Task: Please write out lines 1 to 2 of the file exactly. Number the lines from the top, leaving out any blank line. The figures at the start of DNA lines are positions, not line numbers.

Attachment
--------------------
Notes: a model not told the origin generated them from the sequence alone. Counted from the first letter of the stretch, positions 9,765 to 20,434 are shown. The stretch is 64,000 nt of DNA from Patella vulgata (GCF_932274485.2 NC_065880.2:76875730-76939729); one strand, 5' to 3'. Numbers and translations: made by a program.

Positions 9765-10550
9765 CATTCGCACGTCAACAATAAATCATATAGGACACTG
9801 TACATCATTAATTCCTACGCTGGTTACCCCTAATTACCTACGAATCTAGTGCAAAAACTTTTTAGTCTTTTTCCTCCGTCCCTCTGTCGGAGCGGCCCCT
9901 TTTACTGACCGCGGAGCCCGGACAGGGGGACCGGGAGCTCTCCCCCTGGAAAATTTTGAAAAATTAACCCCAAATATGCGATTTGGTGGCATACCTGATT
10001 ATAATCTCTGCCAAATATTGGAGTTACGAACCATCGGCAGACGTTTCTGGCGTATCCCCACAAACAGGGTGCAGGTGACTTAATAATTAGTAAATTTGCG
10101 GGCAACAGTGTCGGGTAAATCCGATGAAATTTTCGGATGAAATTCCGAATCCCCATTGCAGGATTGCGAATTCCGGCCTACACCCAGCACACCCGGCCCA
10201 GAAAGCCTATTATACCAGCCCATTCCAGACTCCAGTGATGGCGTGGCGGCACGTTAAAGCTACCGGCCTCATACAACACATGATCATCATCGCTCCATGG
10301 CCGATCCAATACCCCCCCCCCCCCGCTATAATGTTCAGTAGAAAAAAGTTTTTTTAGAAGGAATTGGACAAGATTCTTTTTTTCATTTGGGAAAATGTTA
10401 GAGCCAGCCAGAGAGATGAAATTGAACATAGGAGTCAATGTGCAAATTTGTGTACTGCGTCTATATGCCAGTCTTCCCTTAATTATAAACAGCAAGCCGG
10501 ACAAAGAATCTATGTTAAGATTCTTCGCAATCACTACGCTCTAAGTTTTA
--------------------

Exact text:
Notes: a model not told the origin generated them from the sequence alone. Counted from the first letter of the stretch, positions 9,765 to 20,434 are shown. The stretch is 64,000 nt of DNA from Patella vulgata (GCF_932274485.2 NC_065880.2:76875730-76939729); one strand, 5' to 3'. Numbers and translations: made by a program.

Positions 9765-10550